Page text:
This fact shows most clearly that the ratification before mentioned was compelled by the necessities of the case, and was not a voluntary acquiescence. The people of the Mohawk valley placed as high an estimate upon the character and services of the commander in chief of the American armies as any other; they held the name of Washington in deep reverence and profound respect, but they had fought the battles of their country, and conquered for it independence and peace under the banner of New York. Theirs had been a seven years' campaign without retirement to winter quarters, and they felt little inclination to surrender to others any portion of the boon so dearly purchased. On the question of ratifying the federal constitution, Montgomery county was decidedly anti-federal.

From the organization of Herkimer county, in 1791, to 1800, federal members were chosen to the assembly, except the two years the county was represented by Judge Sanger, and the year before Oneida county was set off from Herkimer.

I assume that Judge Sanger was an anti-federalist in 1793-4, when he represented the county, because he was elected to the senate in 1800 by the republicans, and afterwards acted with the federalists. The members of the assembly elected in 1797, seem to have been taken from both parties; or rather, one anti-federalist was that year elected. The great influx of population from New England between 1790 and 1800 had changed the political aspect of the county, and especially in that part of the territory set off as Oneida, in 1798.

The political contest which preceded the election of Mr. Jefferson in 1801, had arrayed the voting population of the county into two political parties, which in that day were known as federalists and republicans; and it is a fact not unworthy of notice in this place, that while the eastern population seated within the territory of Oneida county, almost unanimously acted with the federal party, the immigration to Herkimer seems to have been more equally balanced, although a considerable majority of that population which settled in this county adhered to their New England proclivities.

The federalists, at that early day, possessed another great advantage over their opponents which was not unimproved. The establishment of county seats at Herkimer and Whitestown opened a new field for the legal profession, and it was not long left unoccupied by gentlemen of great weight of character, standing and talents, as their subsequent political and professional career abundantly shows. The mercantile interest was also strongly attached to that party, and the men at that time engaged in commercial pursuits, controlled much of the money capital of the country. The establishment of trade upon a permanent and favorable basis with England was by this class of our population deemed most essentially important. The commercial treaty negotiated by Mr. Jay with great Britain in 1794, had been assailed and denounced, by the planting or agricultural interests with persevering zeal and ardor; while other portions of the population not particularly identified with those interests, evinced their disapproval of the treaty and the negotiator by mobs and riotous burnings in effigy, unmistakable evidence of a misdirected popular feeling Such was the state of party feeling, its bearings and influences upon society, that a republican lawyer or a republican merchant was seldom to be found in the country villages of at the county seats in this part of the state, where it would be now difficult to point out one of either class who does not profess the true democratic creed of some sort.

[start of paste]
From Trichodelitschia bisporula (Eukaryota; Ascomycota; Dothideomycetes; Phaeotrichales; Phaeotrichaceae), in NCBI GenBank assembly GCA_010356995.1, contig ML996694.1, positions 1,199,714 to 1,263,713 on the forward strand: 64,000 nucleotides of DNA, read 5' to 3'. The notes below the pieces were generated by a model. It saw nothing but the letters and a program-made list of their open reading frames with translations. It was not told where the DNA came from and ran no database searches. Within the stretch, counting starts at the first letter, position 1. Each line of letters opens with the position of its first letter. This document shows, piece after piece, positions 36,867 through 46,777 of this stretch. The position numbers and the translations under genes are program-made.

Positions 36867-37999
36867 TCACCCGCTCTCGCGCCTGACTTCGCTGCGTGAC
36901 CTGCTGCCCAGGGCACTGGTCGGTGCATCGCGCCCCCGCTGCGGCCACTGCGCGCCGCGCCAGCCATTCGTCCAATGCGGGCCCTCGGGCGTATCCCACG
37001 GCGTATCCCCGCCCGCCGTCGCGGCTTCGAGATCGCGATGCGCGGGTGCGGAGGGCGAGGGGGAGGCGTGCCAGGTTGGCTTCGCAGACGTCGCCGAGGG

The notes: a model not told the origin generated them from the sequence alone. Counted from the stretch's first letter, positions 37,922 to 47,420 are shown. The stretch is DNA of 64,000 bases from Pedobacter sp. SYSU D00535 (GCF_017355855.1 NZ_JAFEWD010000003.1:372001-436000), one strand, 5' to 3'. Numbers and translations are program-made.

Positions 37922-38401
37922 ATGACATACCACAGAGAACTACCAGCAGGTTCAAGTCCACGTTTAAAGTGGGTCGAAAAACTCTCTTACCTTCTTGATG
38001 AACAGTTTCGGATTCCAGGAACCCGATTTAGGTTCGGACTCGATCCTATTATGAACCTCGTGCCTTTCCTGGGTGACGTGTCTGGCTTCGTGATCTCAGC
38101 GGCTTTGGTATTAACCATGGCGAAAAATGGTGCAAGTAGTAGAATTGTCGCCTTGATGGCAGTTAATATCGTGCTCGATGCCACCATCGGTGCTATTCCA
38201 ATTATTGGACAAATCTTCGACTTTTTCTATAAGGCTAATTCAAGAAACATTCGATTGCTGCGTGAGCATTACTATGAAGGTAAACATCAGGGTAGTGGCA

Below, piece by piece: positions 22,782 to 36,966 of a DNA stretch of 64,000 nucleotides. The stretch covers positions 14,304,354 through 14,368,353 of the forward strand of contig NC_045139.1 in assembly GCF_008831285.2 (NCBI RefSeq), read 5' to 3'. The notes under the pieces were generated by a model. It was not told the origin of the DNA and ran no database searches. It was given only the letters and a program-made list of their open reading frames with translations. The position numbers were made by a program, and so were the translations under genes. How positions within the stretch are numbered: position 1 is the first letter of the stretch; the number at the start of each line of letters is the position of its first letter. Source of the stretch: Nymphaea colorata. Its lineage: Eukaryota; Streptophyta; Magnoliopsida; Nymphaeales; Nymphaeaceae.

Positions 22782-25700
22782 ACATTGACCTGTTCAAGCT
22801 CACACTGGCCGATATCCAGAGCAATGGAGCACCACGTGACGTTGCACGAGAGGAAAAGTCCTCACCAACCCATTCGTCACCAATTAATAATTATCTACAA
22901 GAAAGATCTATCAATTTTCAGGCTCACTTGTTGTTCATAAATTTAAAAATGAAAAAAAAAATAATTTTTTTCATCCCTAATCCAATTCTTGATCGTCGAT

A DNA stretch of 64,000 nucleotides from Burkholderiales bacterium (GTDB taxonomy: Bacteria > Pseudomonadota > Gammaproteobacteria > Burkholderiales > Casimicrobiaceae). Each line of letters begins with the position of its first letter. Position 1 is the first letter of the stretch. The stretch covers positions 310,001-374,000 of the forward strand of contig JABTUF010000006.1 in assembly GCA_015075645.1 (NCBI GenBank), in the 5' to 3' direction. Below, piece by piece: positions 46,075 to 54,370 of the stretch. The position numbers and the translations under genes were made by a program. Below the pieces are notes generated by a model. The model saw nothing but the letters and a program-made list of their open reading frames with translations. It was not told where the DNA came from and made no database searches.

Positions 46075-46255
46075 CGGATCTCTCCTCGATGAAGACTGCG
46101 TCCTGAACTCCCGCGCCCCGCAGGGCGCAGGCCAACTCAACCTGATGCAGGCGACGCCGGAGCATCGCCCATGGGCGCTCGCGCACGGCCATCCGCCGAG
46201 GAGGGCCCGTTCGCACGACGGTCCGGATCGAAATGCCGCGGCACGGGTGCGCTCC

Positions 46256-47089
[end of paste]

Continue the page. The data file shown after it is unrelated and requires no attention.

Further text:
The survivors of the revolution were slow to see the necessity of a strong government; the very name was distasteful and odious. They had gone through one war "to crush out" what they believed a monstrous evil, kingly rule, and they had yet to feel the necessity and be satisfied of the propriety of having any connection or intercourse with kings or kingly governments; and besides, the leading federalists were strongly suspected of sympathizing with Great Britain, then engaged in active hostilities to put down republican France. Alexander Hamilton, although nurtured in the revolution, was known to be favorable to strong and high toned governments; I say known, because his project of a constitution read to the convention at Philaphia in 1787, was spread far and wide over this broad land. He was the leader of the federal party in this state and exerted no small influence with that party in other states. And although he was a great man, holding rank with the most solid and brilliant of his compeers of the revolution, it' must be confessed he was not an adroit and skillful manager of a political party.

I do not believe, and never have, that the masses belonging to the federal party, when it maintained a political existence, ever gave their full adhesion to the extreme notions of some of their leaders; nor do I suppose every man professing to belong to the republican party is bound to adopt and defend the unwise or pernicious notions of some of his so called political friends, but, after all, the character of the leader is impressed upon his party, which